Jigglypuff & Pikachu (Pokemon series): The Pokemon series is one that will see success on every single Nintendo platform, no matter what Nintendo does or doesn’t do to shake up the formula. And yes, there has already been a release on the system with Sword and Shield, but neither of those games truly changed and revolutionized the series like the other games on this list. However, the upcoming Pokemon Legends: Arceus looks like it could be the type of game I’ve been talking about. One that brings the core elements that has made the series so popular, but opens it up in new and exciting ways. A true action RPG, this could be the game that opens up the series to those who, like me, have tried to like previous Pokemon games and just couldn’t get into them. We’ll see when the game releases early next year.

Ness (Earthbound/Mother series): Ness comes from another game I have tried to play and just couldn’t get into: Earthbound. Man, do people love this game. Part of me thinks that people love it so much because it is really hard to get, and nostalgia plays a huge role in people’s memory of the game. For such a beloved game, however, there have only been three entries in the series. Could Nintendo find a way to revolutionize the series on the Nintendo Switch? This seems like such a niche game that I would think it would be a long stretch, but then again Nintendo just released a decades-old sequel in Metroid Dread and look how that went. Nintendo could pull out another surprise with this series.

Captain Falcon (F-Zero series): The F-Zero series is another franchise that I feel is ripe for Nintendo to renew on the Switch, but I’m conflicted about this one. Mario Kart 8 Deluxe is such a massive success for the Nintendo Switch that I couldn’t really see them release another racer, however different F-Zero might be. Then again, Mario Kart 8 Deluxe has been out since the launch of the Switch back in 2017. Though it is a great game, there is a racing void on the Switch, one that Nintendo could capitalize on. And with the processing power and graphical capabilities of the Switch, it could be the perfect platform to bring the blazing speed the F-Zero franchise is known for to HD life.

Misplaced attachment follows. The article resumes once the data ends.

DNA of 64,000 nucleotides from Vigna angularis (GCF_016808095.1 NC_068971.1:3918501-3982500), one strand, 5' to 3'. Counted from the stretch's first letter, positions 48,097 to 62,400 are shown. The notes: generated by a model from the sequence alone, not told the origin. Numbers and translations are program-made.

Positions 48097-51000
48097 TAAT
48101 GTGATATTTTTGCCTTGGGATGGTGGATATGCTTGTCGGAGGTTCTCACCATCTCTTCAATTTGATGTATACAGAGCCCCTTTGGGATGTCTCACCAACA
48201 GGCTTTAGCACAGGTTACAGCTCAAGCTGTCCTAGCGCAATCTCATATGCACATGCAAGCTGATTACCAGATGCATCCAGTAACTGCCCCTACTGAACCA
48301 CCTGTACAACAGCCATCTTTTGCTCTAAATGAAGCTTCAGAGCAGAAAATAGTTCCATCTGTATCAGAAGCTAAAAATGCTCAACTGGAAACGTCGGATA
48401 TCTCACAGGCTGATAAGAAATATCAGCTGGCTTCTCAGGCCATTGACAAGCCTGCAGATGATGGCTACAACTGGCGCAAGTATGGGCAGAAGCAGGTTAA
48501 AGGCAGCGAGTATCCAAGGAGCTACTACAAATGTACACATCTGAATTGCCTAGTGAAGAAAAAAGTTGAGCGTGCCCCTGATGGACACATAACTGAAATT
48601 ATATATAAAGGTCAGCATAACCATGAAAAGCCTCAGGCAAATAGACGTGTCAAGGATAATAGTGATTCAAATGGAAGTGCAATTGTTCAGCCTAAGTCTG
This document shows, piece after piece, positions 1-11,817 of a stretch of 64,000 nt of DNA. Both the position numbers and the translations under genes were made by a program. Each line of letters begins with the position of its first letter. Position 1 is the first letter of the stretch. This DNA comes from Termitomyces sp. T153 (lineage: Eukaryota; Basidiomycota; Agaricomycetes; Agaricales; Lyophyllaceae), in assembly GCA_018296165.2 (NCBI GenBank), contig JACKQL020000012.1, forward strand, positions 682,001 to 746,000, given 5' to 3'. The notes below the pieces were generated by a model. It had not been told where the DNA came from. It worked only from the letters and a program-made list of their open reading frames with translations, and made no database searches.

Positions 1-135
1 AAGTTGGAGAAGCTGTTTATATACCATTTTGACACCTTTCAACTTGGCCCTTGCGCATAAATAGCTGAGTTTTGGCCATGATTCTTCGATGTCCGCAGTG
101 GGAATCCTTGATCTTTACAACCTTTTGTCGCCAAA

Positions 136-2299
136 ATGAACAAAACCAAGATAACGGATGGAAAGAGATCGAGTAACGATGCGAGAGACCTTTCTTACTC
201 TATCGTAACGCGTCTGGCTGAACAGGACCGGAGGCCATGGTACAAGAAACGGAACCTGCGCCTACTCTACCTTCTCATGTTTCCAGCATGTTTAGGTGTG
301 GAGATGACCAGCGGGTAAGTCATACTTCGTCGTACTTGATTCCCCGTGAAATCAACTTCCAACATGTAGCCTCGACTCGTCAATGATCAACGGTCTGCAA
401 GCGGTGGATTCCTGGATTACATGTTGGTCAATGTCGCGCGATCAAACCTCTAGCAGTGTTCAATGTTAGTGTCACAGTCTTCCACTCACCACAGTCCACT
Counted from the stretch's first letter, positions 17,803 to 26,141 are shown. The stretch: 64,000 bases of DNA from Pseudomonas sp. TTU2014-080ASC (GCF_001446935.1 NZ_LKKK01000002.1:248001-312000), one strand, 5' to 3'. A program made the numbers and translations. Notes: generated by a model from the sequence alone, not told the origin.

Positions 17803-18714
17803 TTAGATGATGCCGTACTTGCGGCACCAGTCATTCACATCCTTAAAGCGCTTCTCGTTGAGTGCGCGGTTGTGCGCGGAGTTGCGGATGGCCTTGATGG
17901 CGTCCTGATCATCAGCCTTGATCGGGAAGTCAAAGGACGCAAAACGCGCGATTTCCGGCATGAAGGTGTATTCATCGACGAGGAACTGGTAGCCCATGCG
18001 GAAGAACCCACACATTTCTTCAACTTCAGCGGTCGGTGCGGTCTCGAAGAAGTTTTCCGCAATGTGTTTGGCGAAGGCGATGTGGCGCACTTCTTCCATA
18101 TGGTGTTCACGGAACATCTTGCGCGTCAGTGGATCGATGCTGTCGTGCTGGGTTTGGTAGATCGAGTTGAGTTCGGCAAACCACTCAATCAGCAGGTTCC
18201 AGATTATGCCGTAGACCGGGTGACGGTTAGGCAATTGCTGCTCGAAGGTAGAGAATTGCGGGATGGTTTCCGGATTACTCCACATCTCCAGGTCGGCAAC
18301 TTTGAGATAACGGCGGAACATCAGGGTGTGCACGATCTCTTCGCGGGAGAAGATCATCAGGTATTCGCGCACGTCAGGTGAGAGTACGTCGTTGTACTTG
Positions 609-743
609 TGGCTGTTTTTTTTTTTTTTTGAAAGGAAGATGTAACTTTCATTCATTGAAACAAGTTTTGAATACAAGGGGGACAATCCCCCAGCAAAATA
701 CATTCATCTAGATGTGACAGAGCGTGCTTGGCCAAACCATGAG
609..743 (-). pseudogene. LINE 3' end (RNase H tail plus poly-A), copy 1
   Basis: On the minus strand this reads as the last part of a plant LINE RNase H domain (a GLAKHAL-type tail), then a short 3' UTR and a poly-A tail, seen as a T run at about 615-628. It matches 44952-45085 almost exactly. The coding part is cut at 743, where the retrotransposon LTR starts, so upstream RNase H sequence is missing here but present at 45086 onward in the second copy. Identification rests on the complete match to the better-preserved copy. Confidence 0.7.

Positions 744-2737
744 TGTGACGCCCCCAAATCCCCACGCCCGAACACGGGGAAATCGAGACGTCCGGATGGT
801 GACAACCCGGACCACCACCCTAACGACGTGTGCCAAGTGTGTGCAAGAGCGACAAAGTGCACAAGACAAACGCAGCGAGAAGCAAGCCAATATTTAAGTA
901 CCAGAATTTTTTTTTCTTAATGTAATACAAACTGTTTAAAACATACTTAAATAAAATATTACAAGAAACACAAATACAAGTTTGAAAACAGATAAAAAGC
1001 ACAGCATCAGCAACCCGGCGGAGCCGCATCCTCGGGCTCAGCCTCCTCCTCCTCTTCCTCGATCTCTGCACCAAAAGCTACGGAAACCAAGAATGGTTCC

There you have it. Twelve characters that Nintendo at one point considered important enough to headline their mascot fighting game. Which dormant franchises do you want to see the Switch bring to life? Let us know in the comments below, or join the conversation on our Discord!

Mark Pereira is a senior writer for Boss Rush Network. He loves all video games, but his top three favorites are Skyward SwordSuper Mario 3-D World and Batman: Arkham Asylum. You can find him on Twitter where he’s usually talking about Nintendo, video games, movies, and TV shows.

Featured image source: Pinterest

One thought on “Super Smash Bros. 64 – A Deep Look at the Original Roster and Character’s Performance on the Switch

Leave a Reply

Fill in your details below or click an icon to log in:

WordPress.com Logo

You are commenting using your WordPress.com account. Log Out /  Change )

Google photo

You are commenting using your Google account. Log Out /  Change )

Twitter picture

You are commenting using your Twitter account. Log Out /  Change )

Facebook photo

You are commenting using your Facebook account. Log Out /  Change )

Connecting to %s